Compared to the northern half of the state, South Goa is more laid-back, less crowded, and has plenty of wild, green spaces. Travelers come here to enjoy the white sandy beaches, to unwind, relax, and let go of any stress and anxiety. While South Goa is primarily known for its beaches there’s more to the southern half of Goa than beach huts and fresh seafood.
This article lists some places and attractions to see in South Goa and is intended as a useful reference for those planning a relaxing holiday in Goa.
Palolem is one of the most popular towns in South Goa, with many visitors drawn to the white sands and warm waters of the horseshoe-shaped Palolem Beach. The beach is lined by beach bars and restaurants and the sand beach itself is surprisingly clean, considering all the activity.
You can enjoy soaking in the sun and swimming in the warm waters when the waves aren’t too high. One most spectacular experiences are watching the storm clouds roll in over the cove at dusk. Many visitors to Palolem Beach take boat trips in the hopes of spotting dolphins.
On top of that, rent a scooter or Royal Enfield Bullet and head out to explore the area surrounding Palolem. Cotigao Wildlife Sanctuary is a short distance to the southeast and, as Goa’s second-largest wildlife sanctuary, it offers a good chance of seeing some interesting wildlife including colorful, plumed birds.
Vasco Da Gama is a small city named after the Portuguese explorer. Founded in 1543, a year prior to the famous explorer’s death, many travelers pay a visit to Vasco de Gama to learn a bit about Goa’s colonial history.
As well as great beaches like Arossim and Bogmalo, the well-preserved Mormugao Fort is worth a visit. The fort dates back to the 17th century and gives an idea of how important Goa was to the Portuguese. Another site to consider is the Sahakari Spice Farm where visitors can walk through the lanes of plants and trees smelling and learning about the fragrant spices, herbs, and fruits that grow on the 135-acre plantation. It’s also possible to glimpse the resident elephants.
Assolna has great beaches, but it also has multiple European-style Palacios that date back to the colonial era. Most are private homes and aren’t open to the public, but you can freely admire their exterior. One of the more interesting buildings is the Casa Dos Costa Martins, which has been altered and now has a very distinctive Indian style to its architecture.
There’s also a thriving market with sellers descending on the town with their handmade wares or catch of the day. Certainly an interesting stop whilst motorbiking around South Goa.
Although it’s tempting to stay along the coast whilst in South Goa, it makes for a nice change to venture into the interior. Rivona is an interesting option due to its lush nature which, until recently hid interesting archaeological secrets.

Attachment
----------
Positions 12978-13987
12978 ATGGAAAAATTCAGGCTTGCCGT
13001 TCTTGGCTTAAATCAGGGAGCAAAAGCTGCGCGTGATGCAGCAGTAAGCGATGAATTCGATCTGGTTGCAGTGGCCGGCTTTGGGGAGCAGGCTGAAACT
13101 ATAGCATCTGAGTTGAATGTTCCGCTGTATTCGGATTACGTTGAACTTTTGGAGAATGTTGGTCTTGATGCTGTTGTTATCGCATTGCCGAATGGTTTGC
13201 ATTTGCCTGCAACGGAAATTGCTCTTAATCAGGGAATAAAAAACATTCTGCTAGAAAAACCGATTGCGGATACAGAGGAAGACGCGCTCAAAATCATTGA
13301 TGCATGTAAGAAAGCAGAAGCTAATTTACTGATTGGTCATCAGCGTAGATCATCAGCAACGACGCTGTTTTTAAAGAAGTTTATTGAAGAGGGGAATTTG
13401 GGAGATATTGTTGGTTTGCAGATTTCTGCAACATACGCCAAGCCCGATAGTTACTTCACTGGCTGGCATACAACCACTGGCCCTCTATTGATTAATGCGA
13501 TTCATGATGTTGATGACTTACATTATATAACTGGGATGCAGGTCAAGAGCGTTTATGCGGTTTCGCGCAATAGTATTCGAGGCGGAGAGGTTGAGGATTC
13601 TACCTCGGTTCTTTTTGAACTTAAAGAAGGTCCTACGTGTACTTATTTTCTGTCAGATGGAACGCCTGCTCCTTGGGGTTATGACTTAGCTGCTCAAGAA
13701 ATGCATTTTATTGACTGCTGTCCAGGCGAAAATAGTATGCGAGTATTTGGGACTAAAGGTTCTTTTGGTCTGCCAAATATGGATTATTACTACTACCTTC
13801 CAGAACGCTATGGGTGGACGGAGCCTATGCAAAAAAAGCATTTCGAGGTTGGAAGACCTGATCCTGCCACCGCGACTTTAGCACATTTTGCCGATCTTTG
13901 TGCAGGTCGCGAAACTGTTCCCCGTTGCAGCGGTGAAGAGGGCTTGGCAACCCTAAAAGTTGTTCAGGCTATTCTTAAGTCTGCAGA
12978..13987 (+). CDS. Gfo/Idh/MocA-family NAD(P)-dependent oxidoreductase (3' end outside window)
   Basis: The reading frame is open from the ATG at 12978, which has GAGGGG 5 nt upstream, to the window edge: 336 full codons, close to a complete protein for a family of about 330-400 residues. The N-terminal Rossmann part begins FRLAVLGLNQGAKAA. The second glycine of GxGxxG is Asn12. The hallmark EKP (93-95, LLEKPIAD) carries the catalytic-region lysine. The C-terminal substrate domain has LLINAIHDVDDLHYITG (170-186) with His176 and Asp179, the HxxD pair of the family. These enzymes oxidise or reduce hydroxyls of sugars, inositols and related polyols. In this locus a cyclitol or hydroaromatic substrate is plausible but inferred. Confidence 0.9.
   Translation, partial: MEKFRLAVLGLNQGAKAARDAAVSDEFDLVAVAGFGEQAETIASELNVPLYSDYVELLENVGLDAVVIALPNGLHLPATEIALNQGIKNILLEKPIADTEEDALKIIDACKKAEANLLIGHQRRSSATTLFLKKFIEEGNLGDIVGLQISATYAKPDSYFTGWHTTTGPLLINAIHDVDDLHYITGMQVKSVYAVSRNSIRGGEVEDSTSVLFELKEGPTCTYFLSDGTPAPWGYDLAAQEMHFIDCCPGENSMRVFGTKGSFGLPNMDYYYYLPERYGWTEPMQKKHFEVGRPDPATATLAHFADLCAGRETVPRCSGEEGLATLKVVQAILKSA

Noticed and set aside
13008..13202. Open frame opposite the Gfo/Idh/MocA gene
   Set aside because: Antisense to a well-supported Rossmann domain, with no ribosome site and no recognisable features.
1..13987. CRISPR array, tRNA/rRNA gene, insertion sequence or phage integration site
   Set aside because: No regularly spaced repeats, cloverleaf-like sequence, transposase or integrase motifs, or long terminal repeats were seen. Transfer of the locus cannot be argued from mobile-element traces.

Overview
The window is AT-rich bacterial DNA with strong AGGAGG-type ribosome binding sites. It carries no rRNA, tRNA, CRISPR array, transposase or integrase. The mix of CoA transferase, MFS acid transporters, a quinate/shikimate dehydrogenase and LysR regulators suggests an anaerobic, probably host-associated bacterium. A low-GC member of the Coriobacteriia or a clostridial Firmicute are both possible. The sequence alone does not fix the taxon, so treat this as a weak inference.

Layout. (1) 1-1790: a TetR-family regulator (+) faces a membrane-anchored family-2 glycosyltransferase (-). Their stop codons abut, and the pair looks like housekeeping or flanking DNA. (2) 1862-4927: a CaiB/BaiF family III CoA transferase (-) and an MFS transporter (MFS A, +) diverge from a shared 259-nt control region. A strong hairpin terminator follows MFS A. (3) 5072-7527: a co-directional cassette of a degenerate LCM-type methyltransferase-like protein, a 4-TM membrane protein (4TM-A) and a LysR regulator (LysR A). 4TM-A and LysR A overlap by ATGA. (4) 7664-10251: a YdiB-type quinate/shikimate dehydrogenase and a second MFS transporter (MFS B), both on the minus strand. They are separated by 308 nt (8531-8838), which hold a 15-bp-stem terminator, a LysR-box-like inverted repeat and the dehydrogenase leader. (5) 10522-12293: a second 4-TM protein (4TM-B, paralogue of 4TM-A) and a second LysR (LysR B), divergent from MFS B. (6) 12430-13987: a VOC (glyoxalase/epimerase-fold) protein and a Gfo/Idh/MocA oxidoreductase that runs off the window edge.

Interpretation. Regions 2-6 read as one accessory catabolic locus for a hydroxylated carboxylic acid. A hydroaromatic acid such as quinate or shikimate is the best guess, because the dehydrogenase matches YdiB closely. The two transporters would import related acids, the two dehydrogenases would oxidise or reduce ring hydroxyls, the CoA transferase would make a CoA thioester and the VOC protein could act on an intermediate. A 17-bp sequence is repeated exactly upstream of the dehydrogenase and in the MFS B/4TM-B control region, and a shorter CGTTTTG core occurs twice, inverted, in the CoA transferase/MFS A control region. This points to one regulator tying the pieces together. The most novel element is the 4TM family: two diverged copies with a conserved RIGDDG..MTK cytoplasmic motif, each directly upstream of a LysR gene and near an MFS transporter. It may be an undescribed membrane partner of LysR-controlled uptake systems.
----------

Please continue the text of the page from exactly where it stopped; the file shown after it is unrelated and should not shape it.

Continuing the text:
The extensive cave system at Rivona has been dated to the 6th century. The Rivona Caves are thought to have been carved out and extended by Buddhist monks with other religious sects adding their own touches over the centuries.
6km south of Rivona the Usgalimal Petroglyphs are another interesting archaeological site. In 1994 locals stumbled images of wildlife and concentric shapes carved directly into the rocky banks of the Kushavati River. The Usgalimal Petroglyphs were created by one of Goa’s oldest tribes, the Kush, somewhere between 30,000 and 20,000 years ago.
As well as the caves and rock art, Rivona is surrounded by verdant forests complete with springs and waterfalls that can be explored on foot.
credit to the owner: Uncover the ancient rock carvings at Usgalimal Rock Carvings, It has been dated back to the period about 10,000 years ago
Chandor is a small town popular for its many examples of Portuguese architecture. One example is the West Wing of the Braganza House. The house consists of luxurious European design elements with Italian marble floors and glass chandeliers. The extensive range of antiques from the old world makes wandering this private house in rural South Goa feels akin to wandering a city museum.
The village of Loutolim Lotti is close to Chandor and has more examples of Portuguese, colonial-era architecture too. The Casa Araujo Alvares and Figueiredo House are both worth visiting for those interested in learning about Portugal’s influence on South Goa.
Netravali is for nature lovers and adventurers who don’t mind doing a bit of exploring. The Netravali wildlife sanctuary is a good place to start. Spread over 200 square kilometers the sanctuary has a huge variety of flora and fauna with a healthy mix of herbivores and carnivores operating in this tropical eco-system.
One of the most popular sights within the wildlife sanctuary is the Savari/Netravali Waterfall. Here, it’s possible to bathe and cool off in the waterfall’s wash, enjoy the vibrant atmosphere and surrounding scenery.
South Goa is an ideal place for that intent on a relaxing, carefree holiday filled with nature. If you travel in the low season, South Goa’s beaches are even quieter and a haven of peace. Plus, vendors are willing to lower their prices to secure your custom making it possible to extend your stay longer than you might think is possible.
For more on South Goa’s beaches and my thoughts on accommodation options and transport get in touch with me via phone or email.
Book by: Oct 31st 2021
Book by: Sep 30th 2021
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